04/26/12 Mornington Peninsular, VIC Montalto

 The next day, Dave has organized a field-trip to the Mornington Peninsular Wine Country, about a 90-minute drive south of the city. Joining us was mutual friend Anita Verdun of Verdon Family Meat Market, Raceland, LA and her ex-pat pal Julie who has raised a family in Melbourne. First stop was Montalto ( for tasting, then lunch in their restaurant with wonderful views of the misty, rolling vineyards. They also sponsor a sculpture trail. Forget all those outback clichés about Australian cooking, the country has gone totally foodie, and the lunch was wonderful. Streng pronounced the local reds 'thin' although I'd just say they're 'light' in a cool country sort of way -like a nice Loire red. Dave did order us a bottle of Cullen Mangan Red from Streng's favorite Australian wine region -Margaret River in Faukner's native state of Western Australia. It was satiny, well-rounded and full. Although koalas are becoming endangered in other parts of the country due to development , disease and fast moving automobiles, the lush gloves of eucalyptus trees lining the Mornington roads are supposedly infested with the cuddly (watch those razor-sharp claws) critters. There were certainly a lot of 'koala crossing' signs along the highway. Try as we could, however, we did not see any of the beloved marsupials. Tree-colored and slow moving, they are hard to spot from speeding cars. Much like deer, we were told you can also see lots of 'roos at the edge of the copses if you get up at dawn.

That evening, Ron Peno, Died Pretty's extraordinary frontman, appeared with his new band The Superstitions at Melbourne's Forum Theatre, a classic movie palace with a pseudo-Roman interior that out-Romes Rome. Borne off as if on waves of ecstasy, Ron Peno's delivery stood in stark contrast to the hyper-stationary stage demeanor of headliner Mark Lanegan, darling of the sock-hat brigade. The next day, I think we really hit our stride at our headline pub show with Steve Wynn at Yah Yah's (www.yahyahs/ in the (yes) hip Fitzroy section of town.

 Besides Montalto, we existed almost totally on (superb) Asian food when we remembered to eat. I yearned for some of the traditional British-based Aussie fare that we relied upon so much on our earlier visits. Oh, the beer was certainly still there, but remember nobody, but nobody drinks Fosters in Australia. I never even saw it on tap. I was on the lookout for inexpensive stuff like meat pies, 'chips', toasted white bread steak sandwiches with 'the lot' (steak, fried egg, slices of tomato, beet-root and pineapple, lettuce, and 'brown sauce' if they have it) and a 'lamington' -a small block of vanilla layer cake spread with raspberry jam, then covered in chocolate frosting sprinkled with shredded coconut. I had promised myself and all who would listen that I wouldn't leave Australia without treating myself to at least one lamington.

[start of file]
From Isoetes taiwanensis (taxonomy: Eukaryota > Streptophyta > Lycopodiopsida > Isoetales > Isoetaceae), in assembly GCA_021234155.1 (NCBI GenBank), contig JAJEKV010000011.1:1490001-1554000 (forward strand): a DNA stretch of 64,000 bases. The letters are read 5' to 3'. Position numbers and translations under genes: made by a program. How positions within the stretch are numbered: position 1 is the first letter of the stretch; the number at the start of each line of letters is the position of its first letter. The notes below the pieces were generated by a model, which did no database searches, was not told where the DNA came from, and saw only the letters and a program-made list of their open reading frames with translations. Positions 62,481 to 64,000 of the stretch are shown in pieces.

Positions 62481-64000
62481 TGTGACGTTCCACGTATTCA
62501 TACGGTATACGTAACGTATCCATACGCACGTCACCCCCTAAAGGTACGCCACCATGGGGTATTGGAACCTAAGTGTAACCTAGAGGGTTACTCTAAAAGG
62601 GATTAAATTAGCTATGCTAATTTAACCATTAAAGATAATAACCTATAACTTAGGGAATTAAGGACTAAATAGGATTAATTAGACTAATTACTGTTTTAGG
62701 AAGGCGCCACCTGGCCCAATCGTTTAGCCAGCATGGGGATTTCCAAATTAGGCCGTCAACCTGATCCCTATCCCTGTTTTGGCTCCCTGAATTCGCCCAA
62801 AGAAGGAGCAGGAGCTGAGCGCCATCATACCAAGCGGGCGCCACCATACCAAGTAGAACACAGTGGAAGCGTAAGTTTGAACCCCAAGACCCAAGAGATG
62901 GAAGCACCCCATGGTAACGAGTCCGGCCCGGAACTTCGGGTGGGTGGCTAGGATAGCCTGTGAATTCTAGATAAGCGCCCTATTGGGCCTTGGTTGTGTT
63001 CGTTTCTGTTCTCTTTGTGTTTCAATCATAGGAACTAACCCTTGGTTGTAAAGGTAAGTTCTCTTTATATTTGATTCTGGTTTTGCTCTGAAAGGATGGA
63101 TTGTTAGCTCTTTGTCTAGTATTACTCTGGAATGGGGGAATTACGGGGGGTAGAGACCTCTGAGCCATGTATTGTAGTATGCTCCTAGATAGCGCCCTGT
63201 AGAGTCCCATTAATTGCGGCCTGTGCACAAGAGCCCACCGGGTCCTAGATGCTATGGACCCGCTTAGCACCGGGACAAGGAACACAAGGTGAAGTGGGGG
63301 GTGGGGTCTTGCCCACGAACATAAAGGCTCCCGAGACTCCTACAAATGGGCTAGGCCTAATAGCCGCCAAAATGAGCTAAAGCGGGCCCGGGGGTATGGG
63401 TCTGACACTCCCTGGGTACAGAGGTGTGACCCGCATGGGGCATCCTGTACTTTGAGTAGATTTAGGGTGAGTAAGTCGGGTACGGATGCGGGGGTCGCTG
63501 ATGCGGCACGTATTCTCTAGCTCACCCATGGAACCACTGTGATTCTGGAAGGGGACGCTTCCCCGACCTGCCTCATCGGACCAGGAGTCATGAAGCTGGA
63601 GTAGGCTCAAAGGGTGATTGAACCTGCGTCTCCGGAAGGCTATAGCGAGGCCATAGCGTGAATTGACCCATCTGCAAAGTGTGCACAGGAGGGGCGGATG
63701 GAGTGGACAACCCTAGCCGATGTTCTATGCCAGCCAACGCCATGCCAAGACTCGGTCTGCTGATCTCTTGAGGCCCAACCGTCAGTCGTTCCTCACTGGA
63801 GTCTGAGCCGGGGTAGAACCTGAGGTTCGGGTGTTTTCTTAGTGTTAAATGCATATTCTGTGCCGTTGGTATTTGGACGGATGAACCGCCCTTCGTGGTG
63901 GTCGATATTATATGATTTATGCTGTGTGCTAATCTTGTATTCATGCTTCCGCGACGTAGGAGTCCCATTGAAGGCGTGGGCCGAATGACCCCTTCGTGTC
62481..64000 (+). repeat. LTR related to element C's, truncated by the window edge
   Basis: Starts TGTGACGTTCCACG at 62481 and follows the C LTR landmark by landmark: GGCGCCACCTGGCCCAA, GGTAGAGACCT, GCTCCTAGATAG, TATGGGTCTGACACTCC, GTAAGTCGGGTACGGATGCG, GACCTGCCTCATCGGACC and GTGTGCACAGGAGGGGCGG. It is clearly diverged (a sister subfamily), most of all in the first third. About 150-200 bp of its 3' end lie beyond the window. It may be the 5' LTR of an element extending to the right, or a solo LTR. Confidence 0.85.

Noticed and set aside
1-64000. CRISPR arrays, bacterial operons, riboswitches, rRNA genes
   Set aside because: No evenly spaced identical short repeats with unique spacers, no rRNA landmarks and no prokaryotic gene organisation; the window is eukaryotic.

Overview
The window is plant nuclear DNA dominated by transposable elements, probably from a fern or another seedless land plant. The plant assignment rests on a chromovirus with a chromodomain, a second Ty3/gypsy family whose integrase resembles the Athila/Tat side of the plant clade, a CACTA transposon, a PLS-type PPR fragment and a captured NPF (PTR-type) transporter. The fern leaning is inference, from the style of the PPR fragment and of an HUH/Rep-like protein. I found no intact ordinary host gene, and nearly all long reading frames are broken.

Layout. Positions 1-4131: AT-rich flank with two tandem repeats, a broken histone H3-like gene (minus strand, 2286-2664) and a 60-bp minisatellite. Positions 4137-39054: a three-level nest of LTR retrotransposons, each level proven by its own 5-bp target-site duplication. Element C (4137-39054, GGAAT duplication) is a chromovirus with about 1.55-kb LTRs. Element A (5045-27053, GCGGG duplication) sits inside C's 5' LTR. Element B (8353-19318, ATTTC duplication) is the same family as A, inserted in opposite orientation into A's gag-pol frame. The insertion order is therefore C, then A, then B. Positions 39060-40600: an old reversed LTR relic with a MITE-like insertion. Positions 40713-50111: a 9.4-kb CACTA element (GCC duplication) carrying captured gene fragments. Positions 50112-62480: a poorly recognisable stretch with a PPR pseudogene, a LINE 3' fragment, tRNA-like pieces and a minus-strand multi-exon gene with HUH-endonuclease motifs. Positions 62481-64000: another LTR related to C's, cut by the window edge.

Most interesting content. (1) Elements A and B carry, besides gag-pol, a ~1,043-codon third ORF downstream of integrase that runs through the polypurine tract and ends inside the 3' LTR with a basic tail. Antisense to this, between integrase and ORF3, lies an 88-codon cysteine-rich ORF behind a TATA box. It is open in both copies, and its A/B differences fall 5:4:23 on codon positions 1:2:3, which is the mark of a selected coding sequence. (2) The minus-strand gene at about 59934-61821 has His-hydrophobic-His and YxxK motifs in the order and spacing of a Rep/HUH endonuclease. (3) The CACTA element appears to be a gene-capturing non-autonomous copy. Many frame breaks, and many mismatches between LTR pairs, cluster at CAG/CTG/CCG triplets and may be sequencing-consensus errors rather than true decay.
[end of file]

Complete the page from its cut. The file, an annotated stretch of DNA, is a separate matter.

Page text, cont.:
The country having gone through a food revolution, none of this was as common-place as we had assumed. I finally tracked one down in a pie shop on Melbourne's Flinder's Street. The price, no longer pocket change, had gone up to AUS$4.95. No matter, I had to have it.

04/28/12 Perth, WA
Although nowhere near the venue, our Perth 'Medina' was right downtown, a few steps from the Hay Street -Murray Street pedestrian mall which was opened by The Queen herself almost 20 years ago (talk about the 'common touch', a monarch's duties have certainly become somewhat mundane in our times). Perth's mall is like its north American counterparts, but well sprinkled with Aboriginal shoppers and leathery sorts wearing pulled-down rancher's hats or the odd 'jackaroo', giving the otherwise modern city a way out west feel.
                                            Redd Kross rock the house, Perth

 It rained a real tropical downpour into the evening, but nothing was going to keep the sell-out crowd away from the Astor Theatre and the final Dig It Up show. Now pared down to ourselves, Redd Kross and The Hoodoo Gurus, who received a hero's welcome in this, Dave's hometown. Dom Mariani of 'The Stems' fame held the fort (and Keith's guitar) while we once again demonstrated physical fitness in the audience during 'Push Up Man'. The tour ended with all of us joining The Gurus on stage for a final encore of Gary Glitter's Rock And Roll Part 2. Handed the mike by Dave, I somehow managed to forget the words.

Whenever I leave Australia I feel like I'm blasting off in some spaceship to return to my own world, sort of like our last astronauts departing from the moon, never to return in our lifetimes. Australia seems like some sort of parallel universe or planet, and just like in the movies, unlikely as it may be, this planet is oddly Earth-like. Somehow the atmosphere is a life-sustaining nitogen/oxogen mixture like ours and the inhabitants seem (as always) to speak English, although naturally with somewhat of an accent.
 Now, it's back home to Greenpoint where I belong. The Fleshtones Winter-Spring Offensive is over and once again the band has been paroled for the foreseeable future. I go back to selling off my prized record collection (and anything else of value)
Ah, Greenpoint, the perfect film location -nondescript housing stock and docile inhabitants -at least for now. In fact they're got their generators roaring outside my window right now as I write, part of the gargantuan crew for 'Blood Ties' that's commandeered seven blocks of parking in a working class neighborhood to film some movie star's double run out of the Palace Cafe. Meanwhile, the Gurus singing 'Ahhh Ahhh Ah, Ahhh Ahhh Ah, I Want You Back!' is still playing in my head.
-Peter Zaremba

 ...damn, the bastards towed away our car too.

coming soon: Los Fleshtones, our all-new, all-spanish four song vinyl on Yeproc Records (
and on 06/21/12, The Fleshtones return to the New York stage along with Steve Wynn, Ivan Julian, Palmyra and direct from the Country Of Sweden -Stupidity (

some Dig It Up press: